The Hawk of Egypt eBook

This eBook from the Gutenberg Project consists of approximately 231 pages of information about The Hawk of Egypt.

Upon the other wall you will see the lotus-flower, which opens at the rising of the sun and closes at its setting; the enigmatic double-headed ducklings and the picture of a gazelle, which is doubtless the representation of the pet which, bound in mummy trappings, was found beside its royal mistress in the tomb.  Across the lotus-flowers, like a silver shaft, there hung a light throwing-spear.

A very technical description, taken down in rough notes at the museum, of a specimen of patchwork—­even like the patchwork counterpanes of our great-grandmothers—­stitched together by dusky slender fingers in the days of the great King Solomon.

And to Hugh Carden Ali as he lay in this tent, looking towards Mecca, there came the sound, from a great distance, as of a horse running at full speed.

[1]This is a description of the funeral-tent of Queen Isi em Kheb, contemporary of the wise Solomon, mother-in-law of the Shishak who besieged Jerusalem and “carried away also the shields of gold which Solomon had made.” (II Chron. 12.)

It served as a pall to cover the royal lady upon her last terrestrial journey, when she crossed the Nile in the funeral boat from her palace in Karnak (?) to her burial-chamber in Deir el-Bahari.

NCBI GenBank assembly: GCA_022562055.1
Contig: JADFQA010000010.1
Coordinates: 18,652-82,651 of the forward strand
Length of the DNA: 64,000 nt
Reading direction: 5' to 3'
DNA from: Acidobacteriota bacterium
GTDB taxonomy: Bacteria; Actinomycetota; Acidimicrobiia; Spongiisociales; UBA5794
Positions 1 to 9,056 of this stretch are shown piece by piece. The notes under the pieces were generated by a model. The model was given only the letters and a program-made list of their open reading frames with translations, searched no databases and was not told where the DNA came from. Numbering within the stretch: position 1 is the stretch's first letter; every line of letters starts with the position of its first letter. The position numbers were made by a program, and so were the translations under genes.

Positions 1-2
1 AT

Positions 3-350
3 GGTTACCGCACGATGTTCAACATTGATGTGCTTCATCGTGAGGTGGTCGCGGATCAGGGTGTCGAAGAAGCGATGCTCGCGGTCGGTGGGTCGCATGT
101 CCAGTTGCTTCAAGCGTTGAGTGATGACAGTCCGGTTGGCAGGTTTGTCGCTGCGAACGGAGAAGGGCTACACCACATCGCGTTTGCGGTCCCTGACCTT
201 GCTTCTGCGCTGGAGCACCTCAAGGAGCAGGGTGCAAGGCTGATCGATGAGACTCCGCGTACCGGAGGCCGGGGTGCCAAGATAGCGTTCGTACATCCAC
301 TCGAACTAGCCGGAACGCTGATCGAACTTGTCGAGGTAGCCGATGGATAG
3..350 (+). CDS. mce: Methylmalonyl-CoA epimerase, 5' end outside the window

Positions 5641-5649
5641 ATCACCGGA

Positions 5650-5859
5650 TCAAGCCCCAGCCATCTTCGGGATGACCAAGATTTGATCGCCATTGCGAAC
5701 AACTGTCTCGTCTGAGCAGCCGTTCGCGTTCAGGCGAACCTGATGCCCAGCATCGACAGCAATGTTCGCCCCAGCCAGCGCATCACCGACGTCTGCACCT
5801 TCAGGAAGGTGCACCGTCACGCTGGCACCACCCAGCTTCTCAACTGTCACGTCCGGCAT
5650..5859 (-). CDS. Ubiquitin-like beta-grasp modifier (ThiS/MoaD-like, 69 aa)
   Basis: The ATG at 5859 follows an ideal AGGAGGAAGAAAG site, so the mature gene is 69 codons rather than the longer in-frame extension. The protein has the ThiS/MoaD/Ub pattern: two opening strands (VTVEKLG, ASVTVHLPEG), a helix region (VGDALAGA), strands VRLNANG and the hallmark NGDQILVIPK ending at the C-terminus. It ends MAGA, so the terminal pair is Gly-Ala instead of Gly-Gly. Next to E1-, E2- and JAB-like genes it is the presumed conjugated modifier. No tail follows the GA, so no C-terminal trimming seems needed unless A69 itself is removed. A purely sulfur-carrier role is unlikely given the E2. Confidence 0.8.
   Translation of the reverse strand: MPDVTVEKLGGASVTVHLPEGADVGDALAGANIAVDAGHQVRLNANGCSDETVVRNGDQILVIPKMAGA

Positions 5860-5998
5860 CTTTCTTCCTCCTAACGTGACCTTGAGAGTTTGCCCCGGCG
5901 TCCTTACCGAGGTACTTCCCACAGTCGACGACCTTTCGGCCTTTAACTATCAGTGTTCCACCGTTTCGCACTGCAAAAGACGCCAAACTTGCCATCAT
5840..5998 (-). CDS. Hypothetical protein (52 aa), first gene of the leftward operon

CHAPTER XXIX

La vie est breve:  Un peu d’espoir, Un peu de reve Et puis—­Bon soir!”

          MONTENAEKEN.

A great light shone in his eyes as he rose from the couch of wood upon which his dead body, with feet turned towards Mecca, was to lie.

The light from the lamp of bronze and cut-glass shade of deepest orange tint struck down upon him, throwing shadows from the snow-white turban which outlined the fine face to beneath the eyes, and round about the hawk-nose, and the mouth of which the gentleness was so belied by the dominant jaw; it gave an ivory shade to the snow-white satin of his raiment; it glistened on his only jewel, an amulet carved from an emerald in the shape of a scarab, set in gold and hung from a fine gold chain about his neck.

His beauty was of the East, but it was male; there was no trace of that effeminacy which so jars upon the sensibilities of those who are bred in colder climes and brought up on sterner lines than the luxurious dweller of the East.

He stood listening to the far-distant sound, then threw out his arms.

“By the mercy of Allah, God of Gods, I am found worthy to serve thee, O my beloved!  Within the hour, yea! in but a little over the passing of half one hour, before the shadow of my tent shall reach yon rope, I shall have looked upon thee.”

He knew!

His heart told him who was coming to him out of the night; his knowledge of the desert enabled him, by the drumming sound of the hoofs upon the sand—­a sound which has not its semblance in the world—­to know to a second when the mare would stop before the tent.

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The Hawk of Egypt from Project Gutenberg. Public domain.
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